Paula Creamer finished T13 (with Wie) in the US Women’s Open and 2nd at the Shoprite LPGA Classic in June. LPGA Q-School begins September 21.

The Simple Physics of Your Slice

The physics of ball flight are simple: your slice may not be a matter of swing path, but an open clubface.

A lot of people worry and wonder about their slices (or hooks). It’s very easy to get caught up into thinking that your slice is caused by one particular thing, such as an over the top move.

Guess what? You can buy the Inside Approach swing aid, come down the line or even slightly from the inside, and still hit a big honkin’ slice. How? Your clubface is open, stupid.

The physics of hitting a golf ball are relatively simple. If the angle of approach is not perpendicular to the angle of the clubface throughout impact, your ball will curve in the direction of the clubface. Slicers who come over the top and square the clubface hit a slice. If their clubface is square to their swingpath, they pull the ball. If their clubface is somewhere in between, the ball starts to the left and fades back to center.

Changing the angle of the clubface at impact is often a far easier solution than changing your swing to accommodate a new path of attack. Have an observer stand behind you and tell you exactly where the ball starts out off the clubface. If it’s dramatically right of your swing path, your clubface is open.

It’s simple physics.

“What Does That Get You?”

What does a USGA membership really give you?

I finally bit the bullet and joined the USGA. They sent a flyer to me at the office (go figure) offering a discount on the membership costs, and a free 2005 US Open hat.

Mmmmm. Free hat. I couldn’t resist.

So, I got my membership kit in the mail, tried on my hat and filed my new copy of the Rules of Golf with my old copy. I dutifully and only slightly reverently attached my USGA bag tag to my bag, and shuffled through the list of benefits I’d never take advantage of – free US Open tickets if you give at the moderately obscene level!

When my wife got home and saw the little envelope carcas on the kitchen counter, she picked it up like a caveman picking up a tool for the first time. She turned it over in her hands, curious, and looked at me.

“What’s this?”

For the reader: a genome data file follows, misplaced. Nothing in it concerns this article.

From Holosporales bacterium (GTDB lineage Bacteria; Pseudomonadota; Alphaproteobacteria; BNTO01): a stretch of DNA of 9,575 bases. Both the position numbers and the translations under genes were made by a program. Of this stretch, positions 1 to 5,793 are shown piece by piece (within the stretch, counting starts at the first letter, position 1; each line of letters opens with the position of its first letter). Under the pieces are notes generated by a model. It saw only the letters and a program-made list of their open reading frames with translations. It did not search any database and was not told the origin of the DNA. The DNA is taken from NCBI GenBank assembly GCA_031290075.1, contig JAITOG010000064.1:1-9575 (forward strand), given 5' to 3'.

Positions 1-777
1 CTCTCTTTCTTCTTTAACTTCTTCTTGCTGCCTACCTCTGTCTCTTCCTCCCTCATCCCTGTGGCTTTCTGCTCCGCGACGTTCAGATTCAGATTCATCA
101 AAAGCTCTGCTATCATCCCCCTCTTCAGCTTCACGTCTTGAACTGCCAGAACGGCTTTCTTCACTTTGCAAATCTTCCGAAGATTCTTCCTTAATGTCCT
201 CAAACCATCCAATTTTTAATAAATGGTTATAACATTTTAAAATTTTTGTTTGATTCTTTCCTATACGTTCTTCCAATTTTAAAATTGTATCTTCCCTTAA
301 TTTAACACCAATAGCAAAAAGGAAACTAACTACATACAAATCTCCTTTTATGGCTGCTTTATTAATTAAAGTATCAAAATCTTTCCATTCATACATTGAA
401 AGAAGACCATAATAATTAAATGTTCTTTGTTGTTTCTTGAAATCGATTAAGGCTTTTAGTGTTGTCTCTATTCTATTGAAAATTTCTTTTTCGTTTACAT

I recommend that you DO NOT buy equipment from BHMGolf.hiddencom. Ever.

A few months ago, I purchased a Titleist 983K from bhmgolf.hiddencom (I’m not linking to them for a reason). They were $50 cheaper than my neighborhood shop. I forgave the abrupt fashion in which the owner (Brian) handled my transaction as “he’s probably busy, getting lots of orders for his stuff.”

I was more than accurate. I called again a day or two later to check on the order status and was treated rather rudely. I received the club a week later… with the wrong shaft. I’d wanted the YS-6, not the Graffaloy. I called – during his business hours – and left a message. I called again the next day. I sent emails. I called some more. I never received a return call or a return email. One time, I did get ahold of Brian and was sworn at and hung up on.

I exchanged the club at a local shop for one with the correct shaft. The $50 extra I would have paid to simply buy it from them in the first place is $50 I’d have gladly paid to avoid the hassle of dealing with BHMGolf.hiddencom.

Clearly, Brian H. Meyer of BHMGolf.hiddencom does not want my repeat business.

Golf-Tech-Porn and the r7 Quad

The new TaylorMade r7 Quad looks really nice, but will it help your game?

r7quad.jpgI finally got a chance to go out and play a round this weekend; between work and a pregnant wife, my golf time has become scarce. So, when my father-in-law called to ask if I could find some time to make an 8:20, I jumped all over it… after checking with my wife.

Standing in line to check in at the pro shop, I overheard the following snippet of conversation between the guy who was paired with us and one of the guys in the pro shop:

“So, have you had a chance to try out the new r7?”
“Yeah, I got one.”
The weekend duffer gets excitedly interested. “Really?!? What did you think?”
“Awesome. I was hitting the ball around 310, 315 yards off the tee.”
Wistfully, “Wow.”
“I mean, that was average. I hit it, what did I say Lisa? 325?”
Lisa, the lady behind the counter, perks up for a moment and responds with a wry grin. “Yeah, 325. Must have had a lot of roll…”
Undaunted, the pro shop employee continues. “Sure. 325 yards. The ball just exploded off the tee …”